Public Advisory: Hydro following its Generation Contingency Plan as a result of a unit out of service at the Holyrood Generating Plant (Jan.22, 2013)

January 22, 2013 – Newfoundland and Labrador Hydro (Hydro) is following its
Generation Contingency Plan as a result of a generating unit being out of service at the
Holyrood Generating Plant. During the recent blizzard on January 11, one of the three
generating units at the plant was damaged and has been removed from service. The
cause of the damage is under investigation.
As a result of this outage Hydro has put its Generation Contingency Plan in place to
respond to any additional generation loss on the electricity system for the island of
Newfoundland. “Under normal operating conditions and current load requirements
during the winter season, we can reliably meet regular electricity demand by using two
units at the Holyrood plant and other generating units on the island,” said Jim Haynes,
Vice President Regulated Operations. “While one Holyrood unit remains out of service,
we will be drawing upon our available reserve capacity more often during peak periods.
We are following our established contingency protocols to maximize supply, minimize
demand and provide enough power for those peak times when electricity use is at its
highest.”
Hydro’s initial assessment of the 170 megawatt (MW) generating unit, has indicated it
sustained damage and will not be available for the remainder of this winter season. The
company has a team of internal and external experts continuing to investigate the cause
and determine the repairs required to return to service.
To manage the situation, Hydro has in place a number of operational protocols. “First,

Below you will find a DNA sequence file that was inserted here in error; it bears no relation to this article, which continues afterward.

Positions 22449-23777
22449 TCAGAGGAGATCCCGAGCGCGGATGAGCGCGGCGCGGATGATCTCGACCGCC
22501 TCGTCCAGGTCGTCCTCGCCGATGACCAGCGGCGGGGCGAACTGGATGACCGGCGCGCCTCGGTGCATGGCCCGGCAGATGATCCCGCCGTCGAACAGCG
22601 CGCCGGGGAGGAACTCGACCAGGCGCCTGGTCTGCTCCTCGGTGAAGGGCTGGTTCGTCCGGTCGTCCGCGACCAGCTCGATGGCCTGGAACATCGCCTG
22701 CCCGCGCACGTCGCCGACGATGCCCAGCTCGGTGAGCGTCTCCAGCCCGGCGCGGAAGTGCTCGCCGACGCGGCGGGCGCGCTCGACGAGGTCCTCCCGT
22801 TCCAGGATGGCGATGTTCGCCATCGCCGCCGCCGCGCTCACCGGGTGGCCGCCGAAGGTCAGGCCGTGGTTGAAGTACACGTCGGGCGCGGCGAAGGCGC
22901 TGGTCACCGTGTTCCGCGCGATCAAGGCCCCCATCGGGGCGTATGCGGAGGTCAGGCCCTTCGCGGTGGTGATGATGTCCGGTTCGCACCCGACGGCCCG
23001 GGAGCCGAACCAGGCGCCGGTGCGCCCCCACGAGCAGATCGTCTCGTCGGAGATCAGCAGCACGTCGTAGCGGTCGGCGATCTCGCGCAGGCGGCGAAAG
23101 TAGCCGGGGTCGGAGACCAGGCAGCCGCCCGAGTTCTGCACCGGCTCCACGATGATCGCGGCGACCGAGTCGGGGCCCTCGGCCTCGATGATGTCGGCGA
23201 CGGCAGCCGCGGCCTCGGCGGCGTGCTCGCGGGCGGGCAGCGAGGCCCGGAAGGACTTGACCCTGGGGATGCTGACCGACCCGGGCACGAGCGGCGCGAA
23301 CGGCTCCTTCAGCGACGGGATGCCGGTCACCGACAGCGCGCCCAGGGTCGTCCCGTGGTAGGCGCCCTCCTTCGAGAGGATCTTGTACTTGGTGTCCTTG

we carefully forecast the expected load,” said Haynes. “During peak customer demand,
we maximize all available generation including hydroelectricity, diesels and gas turbines,
and we work closely with Newfoundland Power and other power generators on the
island to maximize their generation and obtain their assistance in reducing electricity
demand.”
As a precautionary measure, Hydro may on occasion also ask residential and commercial
customers to reduce their electricity use at certain times of the day to help meet the
requirements through those peak demand periods. “The probability of this situation is
increased when we experience extremely cold weather; a combination of high winds
and cold weather, or if we experience outages at other generating plants,” explained
Haynes. “If we are not able to reduce demand through conservation, we may, in
cooperation with Newfoundland Power, have to rotate power for short periods during
those peaks.”
Peak load occurs at the high points of demand during a day, season or year. The yearly
peak in Newfoundland and Labrador usually occurs between 6 and 9 a.m. and 5 and 6
p.m. on a cold and windy day during the December to March period.
“In the event that customers need to reduce their electricity use, we will work with
Newfoundland Power to issue an advisory to electricity consumers on the island,” said
Haynes. “We thank customers for their patience and understanding as our work on the
investigation and repair continues.”